Richmond mourns another, while gang tensions remain hot
on April 12, 2013
A crowd gathered in mourning on a street corner in Richmond on Wednesday evening to honor the life of Dimarea Young, a 19-year-old man who was shot and killed on this block the day before. Friends and neighbors, pastors and politicians, police officers and violence disrupters stood side by side, heads bowed.
“We place him up,” said Reverend Alvin Bernstein, who was leading the group in a prayer. “We pray for the mother. We lift them up.”
A woman from the center of the crowd started to weep.
“We are going to change this city in a real way.”
Her sobs escalated to screams.
“Enough is enough.”
Bernstein closed the prayer, and the group echoed his “Amen.”
The woman collapsed. Still screaming, she was carried out of the prayer vigil.
The gathering was a small gesture in the face of a disturbing and familiar violence. Dewanda Joseph, who lives two blocks down the street, prayed on this same street corner the night before, hours after Young was shot to death. When she woke up Wednesday morning, she started making phone calls, posting messages on Facebook and spreading the word that another vigil would be held that night. Joseph said she doesn’t have the answer to senseless tragedies like Young’s killing. But community gatherings might be a start.
“When I came out and prayed Tuesday, it made a difference,” Joseph said. “I could sleep last night.”
The event comforted some. But on the streets, gang tensions remain hot. The Richmond Police Department has dispatched extra patrols with an “all hands on deck effort” after the string of shootings last week left six people wounded and one dead, said Detective Nicole Abetkov. The Office of Neighborhood Safety is also working to defuse tensions on the street, said Director DeVone Boggan, noting that these conflicts are nothing out of the ordinary.
“Every day my staff is engaging somebody that wants to shoot” someone, Boggan said. “This definitely is the exposure and demonstration of tensions, but there are tensions every day.”
On Saturday, three men were shot in front of Uncle Sam’s Liquor on Cutting Blvd, a location that has seen multiple shootings over the past years, Abetkov said. The next day, Jamar Oliver, a 33-year-old man from Sacramento, was shot while standing in front of his grandmother’s house. Young was killed two days later.
The week’s rampage comes as Richmond is still recovering from other violent high-profile cases. San Pablo resident Raymond Harris, 34, was shot and killed at the top of the stairs exiting the Richmond BART station on March 14. Soon after Harris died, gunfire ripped through the walls of a home in the Iron Triangle, wounding a one-year-old baby who was in his grandmother’s arms.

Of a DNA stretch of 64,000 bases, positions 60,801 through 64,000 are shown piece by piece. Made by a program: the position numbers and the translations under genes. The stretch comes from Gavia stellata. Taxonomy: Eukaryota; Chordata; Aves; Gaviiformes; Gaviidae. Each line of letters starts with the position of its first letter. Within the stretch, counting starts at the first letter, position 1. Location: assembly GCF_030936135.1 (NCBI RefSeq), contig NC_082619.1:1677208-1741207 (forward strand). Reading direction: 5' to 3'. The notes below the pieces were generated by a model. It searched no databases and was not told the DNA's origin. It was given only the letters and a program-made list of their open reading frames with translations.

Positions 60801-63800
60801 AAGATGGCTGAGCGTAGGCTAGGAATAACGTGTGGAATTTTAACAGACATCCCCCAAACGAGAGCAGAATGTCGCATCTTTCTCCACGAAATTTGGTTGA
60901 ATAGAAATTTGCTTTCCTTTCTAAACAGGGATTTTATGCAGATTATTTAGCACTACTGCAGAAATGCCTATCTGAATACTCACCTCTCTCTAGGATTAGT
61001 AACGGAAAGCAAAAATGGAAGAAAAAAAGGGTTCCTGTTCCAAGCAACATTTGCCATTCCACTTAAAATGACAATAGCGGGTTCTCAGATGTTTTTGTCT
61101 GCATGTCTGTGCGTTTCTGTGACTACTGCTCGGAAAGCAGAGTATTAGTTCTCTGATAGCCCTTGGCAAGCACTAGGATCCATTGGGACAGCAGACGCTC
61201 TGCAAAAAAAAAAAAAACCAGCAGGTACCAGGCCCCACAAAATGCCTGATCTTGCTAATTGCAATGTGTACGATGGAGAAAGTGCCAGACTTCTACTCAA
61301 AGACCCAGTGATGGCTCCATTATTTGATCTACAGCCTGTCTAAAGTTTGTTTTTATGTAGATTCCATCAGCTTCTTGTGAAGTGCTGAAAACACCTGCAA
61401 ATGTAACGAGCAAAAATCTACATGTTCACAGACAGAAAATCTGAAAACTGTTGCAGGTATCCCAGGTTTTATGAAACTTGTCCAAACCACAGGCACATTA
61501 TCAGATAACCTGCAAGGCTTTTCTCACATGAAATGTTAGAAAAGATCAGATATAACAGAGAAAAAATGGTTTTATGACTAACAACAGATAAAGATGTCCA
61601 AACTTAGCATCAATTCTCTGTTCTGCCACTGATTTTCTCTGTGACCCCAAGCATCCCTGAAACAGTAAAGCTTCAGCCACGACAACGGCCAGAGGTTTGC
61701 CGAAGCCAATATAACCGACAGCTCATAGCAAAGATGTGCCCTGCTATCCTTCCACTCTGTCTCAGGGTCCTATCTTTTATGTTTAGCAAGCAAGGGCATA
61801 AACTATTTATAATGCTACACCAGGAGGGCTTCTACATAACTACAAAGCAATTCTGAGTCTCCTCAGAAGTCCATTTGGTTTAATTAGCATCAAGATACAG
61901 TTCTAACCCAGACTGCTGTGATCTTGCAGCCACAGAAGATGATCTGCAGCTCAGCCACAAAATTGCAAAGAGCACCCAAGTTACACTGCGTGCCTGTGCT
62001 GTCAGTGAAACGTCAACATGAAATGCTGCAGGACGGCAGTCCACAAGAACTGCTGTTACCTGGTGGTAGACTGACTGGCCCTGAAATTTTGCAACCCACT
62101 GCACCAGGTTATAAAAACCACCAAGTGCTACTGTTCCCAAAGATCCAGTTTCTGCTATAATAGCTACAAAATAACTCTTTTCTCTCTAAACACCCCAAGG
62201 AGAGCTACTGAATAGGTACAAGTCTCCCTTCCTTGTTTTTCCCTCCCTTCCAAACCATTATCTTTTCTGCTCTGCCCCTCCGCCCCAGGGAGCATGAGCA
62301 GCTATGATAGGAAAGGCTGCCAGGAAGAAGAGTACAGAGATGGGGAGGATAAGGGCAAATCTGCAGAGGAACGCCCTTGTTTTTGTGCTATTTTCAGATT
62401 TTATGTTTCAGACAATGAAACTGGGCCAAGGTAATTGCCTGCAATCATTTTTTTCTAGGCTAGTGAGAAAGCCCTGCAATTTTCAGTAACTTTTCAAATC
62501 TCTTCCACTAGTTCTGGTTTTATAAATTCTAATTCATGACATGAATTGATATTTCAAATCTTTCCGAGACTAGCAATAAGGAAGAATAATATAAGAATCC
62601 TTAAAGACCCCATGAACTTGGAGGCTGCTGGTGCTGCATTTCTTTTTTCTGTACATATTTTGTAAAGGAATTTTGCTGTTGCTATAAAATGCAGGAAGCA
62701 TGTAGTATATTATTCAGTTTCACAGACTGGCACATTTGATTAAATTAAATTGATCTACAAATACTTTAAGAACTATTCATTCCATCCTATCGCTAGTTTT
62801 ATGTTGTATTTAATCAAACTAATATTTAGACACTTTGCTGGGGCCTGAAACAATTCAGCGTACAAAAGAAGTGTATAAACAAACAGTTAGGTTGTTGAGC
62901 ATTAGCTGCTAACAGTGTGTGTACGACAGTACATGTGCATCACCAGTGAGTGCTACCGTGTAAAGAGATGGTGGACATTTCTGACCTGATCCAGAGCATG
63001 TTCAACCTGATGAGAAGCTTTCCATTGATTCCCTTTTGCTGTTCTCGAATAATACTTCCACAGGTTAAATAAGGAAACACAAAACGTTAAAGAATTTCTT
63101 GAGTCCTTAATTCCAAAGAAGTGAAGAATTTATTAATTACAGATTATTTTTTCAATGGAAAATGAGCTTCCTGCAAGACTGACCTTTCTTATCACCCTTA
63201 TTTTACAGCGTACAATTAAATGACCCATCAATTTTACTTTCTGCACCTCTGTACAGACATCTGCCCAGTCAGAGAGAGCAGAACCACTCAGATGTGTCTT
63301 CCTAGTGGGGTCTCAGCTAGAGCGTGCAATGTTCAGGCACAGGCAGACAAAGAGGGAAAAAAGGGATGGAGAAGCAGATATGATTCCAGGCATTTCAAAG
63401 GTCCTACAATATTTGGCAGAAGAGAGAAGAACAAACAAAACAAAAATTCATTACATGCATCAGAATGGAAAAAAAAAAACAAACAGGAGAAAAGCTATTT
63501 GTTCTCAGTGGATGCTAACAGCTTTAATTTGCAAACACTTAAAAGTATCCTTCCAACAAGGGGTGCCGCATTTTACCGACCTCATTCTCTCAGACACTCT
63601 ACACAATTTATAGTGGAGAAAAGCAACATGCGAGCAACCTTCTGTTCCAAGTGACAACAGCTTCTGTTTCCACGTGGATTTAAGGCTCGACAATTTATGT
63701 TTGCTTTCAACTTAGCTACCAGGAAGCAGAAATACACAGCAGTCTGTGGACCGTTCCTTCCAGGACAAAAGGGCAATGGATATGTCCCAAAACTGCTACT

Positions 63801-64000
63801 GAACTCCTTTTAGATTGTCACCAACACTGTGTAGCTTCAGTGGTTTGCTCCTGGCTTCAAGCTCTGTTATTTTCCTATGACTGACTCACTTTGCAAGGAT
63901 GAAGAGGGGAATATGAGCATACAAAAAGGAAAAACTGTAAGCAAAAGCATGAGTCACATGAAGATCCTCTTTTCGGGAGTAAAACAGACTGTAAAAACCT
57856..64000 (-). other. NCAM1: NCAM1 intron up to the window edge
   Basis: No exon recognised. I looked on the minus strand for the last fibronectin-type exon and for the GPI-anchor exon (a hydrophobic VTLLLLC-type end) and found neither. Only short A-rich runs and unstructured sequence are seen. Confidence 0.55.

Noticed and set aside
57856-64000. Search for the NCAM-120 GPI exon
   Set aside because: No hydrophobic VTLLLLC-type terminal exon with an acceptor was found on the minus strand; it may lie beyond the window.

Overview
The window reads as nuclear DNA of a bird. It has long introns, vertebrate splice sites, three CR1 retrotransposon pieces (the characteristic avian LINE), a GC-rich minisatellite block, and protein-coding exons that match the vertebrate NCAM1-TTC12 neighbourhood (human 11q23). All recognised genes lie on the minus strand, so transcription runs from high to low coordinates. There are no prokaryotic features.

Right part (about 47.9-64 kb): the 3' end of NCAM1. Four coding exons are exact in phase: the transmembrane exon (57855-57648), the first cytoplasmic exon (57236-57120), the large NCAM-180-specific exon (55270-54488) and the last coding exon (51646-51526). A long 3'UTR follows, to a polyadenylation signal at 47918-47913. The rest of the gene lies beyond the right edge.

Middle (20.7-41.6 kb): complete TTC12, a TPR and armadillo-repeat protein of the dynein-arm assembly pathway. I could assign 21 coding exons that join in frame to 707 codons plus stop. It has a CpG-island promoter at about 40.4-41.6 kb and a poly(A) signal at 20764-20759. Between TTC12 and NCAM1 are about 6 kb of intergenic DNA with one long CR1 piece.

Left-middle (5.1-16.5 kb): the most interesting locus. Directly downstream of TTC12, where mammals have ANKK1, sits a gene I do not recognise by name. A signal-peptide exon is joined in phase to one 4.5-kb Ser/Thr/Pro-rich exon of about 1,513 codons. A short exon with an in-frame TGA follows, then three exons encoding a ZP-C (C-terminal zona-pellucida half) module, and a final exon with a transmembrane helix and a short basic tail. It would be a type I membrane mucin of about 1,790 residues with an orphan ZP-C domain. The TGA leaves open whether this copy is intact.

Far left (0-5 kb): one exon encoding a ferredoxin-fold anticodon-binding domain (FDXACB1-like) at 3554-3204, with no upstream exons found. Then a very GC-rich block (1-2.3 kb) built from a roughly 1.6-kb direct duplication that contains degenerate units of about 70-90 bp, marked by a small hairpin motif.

Although the violence seems to have come in waves, Police Department records suggest the overall level is no higher than usual in Richmond for this time of year. As of April 10, Richmond has seen 34 shootings in 2013, compared to 31 in 2012 and 35 in 2011. At this time last year, Richmond had counted seven homicides. This year’s count is up to four, including the shooting at the BART station. But the average numbers don’t reflect a real fear in Richmond residents right now.
“I don’t like statistics in the face of what is such an emotionally poignant and vivid event like last night,” Richmond Police Captain Mark Gagan said after the vigil for Young.
Whispers of a shooting spree that residents are calling March Madness have spread across the city. According to parents, teachers and after-school program administrators, students are talking about it — and that makes it real. Law enforcement officials don’t give credit to the rumor, saying that shootings are no higher in March than at any other time of year. And now that it’s April, some question when the shootings will subside.
“We were all on edge in March,” said Molly Raynor, co-founder of RAW Talent and a friend of Young’s. “I was hoping it would calm down and it was just worse.”
Basketball coach Rob Collins, who has been working at Richmond High for 9 years, says that the youth are “very aware of what’s going on in our community.” And they react accordingly to survive, Collins said.
“I’m an emotional person. I cry in front of every team,” Collins said. “Some of them, they’re out of emotions.”
The fear is so pervasive in Richmond that people are scared to come forward to police, said Tamisha Walker, a Richmond resident who works with the Safe Return Project to advocate for prisoners coming home.
“Without that element of trust for people to feel safe enough to engage with law enforcement about what they know, there’s pretty much nothing you can do,” she said.
The police are offering a $25,000 reward for information leading to an arrest over a shooting, a reward usually reserved for homicides. But Detective Nicole Abetkov said the police are having such a hard time with witnesses coming forward with information about the recent shootings that a reward was set up.
“We’re working against the grain with no one cooperating,” Abetkov said.
Before, during and after the vigil Wednesday night, peacekeepers from the Office of Neighborhood Safety were walking the streets and talking to gang members they suspected were behind the homicide and the recent shootings, said ONS Director DeVone Boggan.